Jacqui Felgate blames ‘oversight’ for undisclosed commercial deals

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3AW radio presenter Jacqueline Felgate has been forced to address criticism surrounding the lack of disclosure to listeners of her numerous commercial arrangements.

Felgate, who had been one of a number of fill-in hosts in the afternoon slot this year before being announced earlier this month as the new host of Drive from next January, told listeners on Wednesday that the failure to disclose her arrangements with a range of sponsors was “due to a genuine oversight by the station”, adding that 3AW was “aware of these arrangements”.

Jacqui Felgate, who will take over the Drive slot on 3AW from next January.Credit: Instagram

“As part of my transitioning to a new role the commercial disclosure register was not updated on its website,” she said, seemingly laying blame at the feet of station management. “3AW has now taken steps to fix that.”

The commercial agreements section of the 3AW website now lists 15 brands and organisations with which Felgate has a commercial relationship, largely off the back of her social media presence. Felgate’s list of disclosures is significantly greater than the number of all other 3AW presenters combined.

Felgate’s disclosed commercial agreements are with: Ceres Life, Chadstone Shopping Centre, All Kinds, Melbourne Racing Club (MRC), La Roche-Posay, Villawood Management, Chemist Warehouse, Racing Victoria (Off The Track), Smile Solutions, NAB AFL Auskick, Maybelline, BMW, Fine-Day, Melbourne Airport, and GlobeWest. The value of those relationships has not been disclosed.

In its own statement issued on Wednesday, station owner Nine (which also owns this masthead) said it had been “in the process of preparing Ms Felgate’s commercial agreements for disclosure” when News Corp published the first in a series of stories claiming the Australian Communications and Media Authority was “investigating” it for a suspected breach of the Commercial Radio Disclosure Standard.

The ACMA, which administers the standard, has confirmed through a spokesperson that while it has written to Nine seeking information on the matter no investigation was underway.

The disclosure standard stipulates that “all licensees who broadcast current affairs programs must keep a register of commercial agreements [which] must be publicly available on the licensee’s website, and accessible via a link on the licensee’s homepage”.

However, it also notes that “the obligations to publish details of commercial agreements on a licensee’s online register do not apply to … a part-time presenter”, which is defined as one who is on air for three hours a week or less in any four-week period. Felgate’s fill-in duties are understood to have exceeded that threshold.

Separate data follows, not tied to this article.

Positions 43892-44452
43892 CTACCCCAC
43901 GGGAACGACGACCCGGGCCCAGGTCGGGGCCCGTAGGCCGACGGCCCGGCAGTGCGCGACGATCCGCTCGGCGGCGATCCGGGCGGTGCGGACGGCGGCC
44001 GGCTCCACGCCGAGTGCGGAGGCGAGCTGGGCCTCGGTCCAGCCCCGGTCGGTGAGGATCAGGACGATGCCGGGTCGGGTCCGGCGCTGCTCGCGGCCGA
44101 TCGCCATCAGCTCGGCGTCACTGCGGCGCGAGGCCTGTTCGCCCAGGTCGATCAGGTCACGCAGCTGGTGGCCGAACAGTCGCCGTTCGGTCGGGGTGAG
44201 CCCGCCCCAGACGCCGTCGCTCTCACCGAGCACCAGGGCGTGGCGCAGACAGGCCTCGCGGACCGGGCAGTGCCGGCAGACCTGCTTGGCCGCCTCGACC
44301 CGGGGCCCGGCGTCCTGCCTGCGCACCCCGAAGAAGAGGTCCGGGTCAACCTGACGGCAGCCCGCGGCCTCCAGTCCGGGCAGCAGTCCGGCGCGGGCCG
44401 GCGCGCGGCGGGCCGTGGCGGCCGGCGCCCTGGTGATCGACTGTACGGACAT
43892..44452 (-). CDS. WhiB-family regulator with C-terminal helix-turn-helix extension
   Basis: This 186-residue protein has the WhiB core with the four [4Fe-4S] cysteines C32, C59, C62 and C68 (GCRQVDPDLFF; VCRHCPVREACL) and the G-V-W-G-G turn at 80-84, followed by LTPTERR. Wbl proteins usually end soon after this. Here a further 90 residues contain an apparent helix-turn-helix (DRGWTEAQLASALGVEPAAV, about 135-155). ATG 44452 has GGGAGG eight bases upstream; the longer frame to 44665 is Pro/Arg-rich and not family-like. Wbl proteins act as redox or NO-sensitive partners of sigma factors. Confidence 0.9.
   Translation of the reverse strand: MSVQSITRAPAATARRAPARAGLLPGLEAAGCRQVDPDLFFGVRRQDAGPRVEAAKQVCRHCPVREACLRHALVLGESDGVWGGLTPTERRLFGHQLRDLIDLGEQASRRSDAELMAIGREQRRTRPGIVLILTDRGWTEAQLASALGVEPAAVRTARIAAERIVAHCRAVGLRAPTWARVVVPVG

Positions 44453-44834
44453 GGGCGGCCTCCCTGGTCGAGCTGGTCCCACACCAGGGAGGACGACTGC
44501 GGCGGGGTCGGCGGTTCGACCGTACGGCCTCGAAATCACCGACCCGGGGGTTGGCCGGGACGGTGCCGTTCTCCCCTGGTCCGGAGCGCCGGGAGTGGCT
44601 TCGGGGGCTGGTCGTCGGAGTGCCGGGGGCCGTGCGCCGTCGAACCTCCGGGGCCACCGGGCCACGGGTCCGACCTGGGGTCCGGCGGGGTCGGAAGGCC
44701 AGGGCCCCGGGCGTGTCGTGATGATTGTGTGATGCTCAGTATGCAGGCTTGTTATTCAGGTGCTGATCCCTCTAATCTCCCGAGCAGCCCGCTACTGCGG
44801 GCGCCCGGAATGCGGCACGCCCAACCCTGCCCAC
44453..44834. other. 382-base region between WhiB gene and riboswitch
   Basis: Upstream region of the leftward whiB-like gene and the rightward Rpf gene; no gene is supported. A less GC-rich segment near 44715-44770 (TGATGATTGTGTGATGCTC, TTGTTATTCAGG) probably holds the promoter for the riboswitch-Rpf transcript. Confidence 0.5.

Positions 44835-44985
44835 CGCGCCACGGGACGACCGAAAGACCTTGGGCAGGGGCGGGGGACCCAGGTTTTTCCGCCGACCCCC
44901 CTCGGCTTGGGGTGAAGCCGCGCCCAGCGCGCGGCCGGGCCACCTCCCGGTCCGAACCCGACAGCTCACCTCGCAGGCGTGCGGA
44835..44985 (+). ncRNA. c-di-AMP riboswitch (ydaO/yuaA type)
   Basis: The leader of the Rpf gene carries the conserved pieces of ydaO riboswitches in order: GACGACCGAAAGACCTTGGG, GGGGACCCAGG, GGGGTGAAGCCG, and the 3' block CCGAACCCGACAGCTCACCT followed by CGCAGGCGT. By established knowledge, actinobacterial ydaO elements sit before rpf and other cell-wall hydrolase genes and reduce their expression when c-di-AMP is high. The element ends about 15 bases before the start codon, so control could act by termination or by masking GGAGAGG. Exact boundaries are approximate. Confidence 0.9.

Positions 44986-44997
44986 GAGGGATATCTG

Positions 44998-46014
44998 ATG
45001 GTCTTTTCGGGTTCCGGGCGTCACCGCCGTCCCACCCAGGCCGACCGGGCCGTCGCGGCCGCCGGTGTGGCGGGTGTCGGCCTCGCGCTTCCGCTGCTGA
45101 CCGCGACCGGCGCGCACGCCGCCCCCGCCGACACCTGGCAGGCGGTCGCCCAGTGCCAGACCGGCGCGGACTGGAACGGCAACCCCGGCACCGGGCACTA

Felgate has 266,000 followers on Instagram where, she claimed in her statement on air on Wednesday, she is fully transparent about those deals.

“I have always only promoted products and services I believe in and have always disclosed when I’ve been paid to promote something,” she told listeners. “Any commercial arrangements have always been clearly disclosed on my Instagram page – there for all to see.”

There is no list of those arrangements on her Instagram page, though individual posts are tagged #ad where appropriate. Whether or not the failure to disclose those arrangements to listeners was anything more than an innocent oversight, it has angered at least one of Felgate’s high-profile stablemates.

Sydney presenter Ray Hadley, whose morning program on 2GB is the top-rating show in the city, told The Australian that he had told management “I wasn’t happy” about Felgate’s deals, and that he “got the feeling they’re as distressed about it as I am”.

“I don’t think it’s good for any of our reputations,” he added. “I certainly don’t think it’s good for any of us.”

Meanwhile, the ACMA is investigating another Nine radio presenter for a suspected breach of the standard.

Ben Fordham, 2GB’s breakfast presenter, claimed on air in early August that he had taken up Uber driving as a “side hustle” in a tough economy. He even claimed to have received a $3 tip from his first passenger. Fordham had a personal commercial relationship with Uber Australia Pty Ltd which was disclosed on 2GB’s website, but not on-air at the time.

The standard stipulates that “on-air disclosure announcements must be made by presenters at the time of and as part of the broadcast of material during a current affairs program that promotes or favours sponsors, or their products or services”.

The ACMA confirmed to The Guardian last week that it is currently investigating Fordham and Nine for a possible breach. Nine declined to comment while the investigation was underway.

Contact the author at [email protected], follow him on Facebook at karlquinnjournalist and on Twitter @karlkwin, and read more of his work here.

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